For $60 a year ($5 a month), Google offers 100GB of Drive and Picasa storage (plus 25GB for Gmail), which clocks in below Amazon, Apple, Dropbox and Box. For penny pinchers, Microsoft’s offer of 100GB of additional storage — on top of the 7 or 25GB that users already get with the service — is just $50 a year.

Dropbox and Box are among the more expensive services. In the case of Box, the company’s real focus is on business users. In fact, the company has told us on multiple occasions that its focus isn’t so much on Dropbox, but on Microsoft SharePoint. SugarSync, too, is more expensive than Drive but, like Box, the service is substantially more sophisticated and flexible and is aimed at a specific technically competent audience.

Undermine Competition

A 100GB Dropbox account costs more than three times what a Google Drive account costs. In this area, Google is clearly trying to undermine its competition on a per-GB pricing basis. So if I was an angel investor in Dropbox I am sure one part of my body would be twitching a bit especially as Dropbox turned down a lucrative buy up offer last year.

Being pragmatic there are people who will stay with Dropbox for no other reason than they dislike Google and will vote with their credit card to cock a snook at the Big G and I have no issue with that.

From a personal perspective I think Google Drive is great than for no other reason is that it will sort out the wheat from the chaff. Services like Box and SugarSync which have already shown a dynamic and innovative development programme will continue to push the envelope and develop ground breaking services. Dropobox which has lagged behind in the innovation stakes in the last year or so will seriously have to pull its socks up if it is to remain in the game. I hope it does because it was a pioneer in this field and the more competition there is the better it is for us end users.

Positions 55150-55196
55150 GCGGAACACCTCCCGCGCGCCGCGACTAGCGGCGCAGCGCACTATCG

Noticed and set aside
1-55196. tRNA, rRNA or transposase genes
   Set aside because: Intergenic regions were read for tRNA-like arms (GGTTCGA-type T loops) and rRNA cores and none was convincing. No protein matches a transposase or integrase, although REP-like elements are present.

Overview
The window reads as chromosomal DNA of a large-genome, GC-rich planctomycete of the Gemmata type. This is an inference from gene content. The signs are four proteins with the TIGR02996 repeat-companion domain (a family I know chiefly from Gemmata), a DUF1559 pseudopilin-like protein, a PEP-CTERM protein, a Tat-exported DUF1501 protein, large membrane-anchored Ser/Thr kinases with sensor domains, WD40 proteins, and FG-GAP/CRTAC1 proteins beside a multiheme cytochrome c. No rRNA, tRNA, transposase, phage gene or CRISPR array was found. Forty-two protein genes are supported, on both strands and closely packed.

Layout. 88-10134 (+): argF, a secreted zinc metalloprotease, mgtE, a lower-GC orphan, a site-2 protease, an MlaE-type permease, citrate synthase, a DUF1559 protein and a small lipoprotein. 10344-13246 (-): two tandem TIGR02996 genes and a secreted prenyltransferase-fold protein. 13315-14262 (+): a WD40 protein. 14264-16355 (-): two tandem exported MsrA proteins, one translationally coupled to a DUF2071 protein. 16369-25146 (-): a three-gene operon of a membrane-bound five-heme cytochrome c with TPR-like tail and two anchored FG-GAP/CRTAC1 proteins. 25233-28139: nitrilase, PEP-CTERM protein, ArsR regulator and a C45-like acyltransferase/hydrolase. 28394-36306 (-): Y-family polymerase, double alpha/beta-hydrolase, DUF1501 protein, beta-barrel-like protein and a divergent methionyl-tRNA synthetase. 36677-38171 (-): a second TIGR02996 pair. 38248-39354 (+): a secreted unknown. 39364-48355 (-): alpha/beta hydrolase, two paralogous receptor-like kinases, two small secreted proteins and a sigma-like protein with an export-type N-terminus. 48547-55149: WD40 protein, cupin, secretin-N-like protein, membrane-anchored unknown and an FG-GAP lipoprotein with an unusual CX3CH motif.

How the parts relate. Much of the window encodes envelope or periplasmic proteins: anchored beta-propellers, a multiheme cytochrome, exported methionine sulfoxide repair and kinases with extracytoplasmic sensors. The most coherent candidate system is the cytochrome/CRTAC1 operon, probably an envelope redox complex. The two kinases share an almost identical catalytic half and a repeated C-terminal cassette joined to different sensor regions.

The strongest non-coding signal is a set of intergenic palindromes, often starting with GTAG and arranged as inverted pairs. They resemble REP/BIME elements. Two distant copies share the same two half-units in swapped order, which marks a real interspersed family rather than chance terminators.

Laura Yecies, SugarSync’s CEO says in the company blog:

“Anytime a major player like Google enters your space, my first thought is “Great – this is further confirmation that we’re in a hot market.” The Cloud market has received this validation several times now, with Amazon, Apple and now Google all introducing consumer Cloud services. What’s great is that this increases the amount of buzz the industry receives in general, and helps educate the average user about the benefits of the Cloud – something we all benefit from.”

Kevin Tea is a journalist and marketing communications professional who has worked for some of the leading blue chip companies in the UK and Europe. In the 1990s he became interested in how emerging Internet-based technologies could change the way that people worked and became an administrator on the Telework Europa Forum on CompuServe. With other colleagues he took part in a four year European Commission sponsored project to look at the way that the Internet could benefit remote communities. His blog is a resource for SMEs who want to use cloud computing and Web 2.0 technologies.

  • George

    Yes I am sure that’s what she thought (Great!)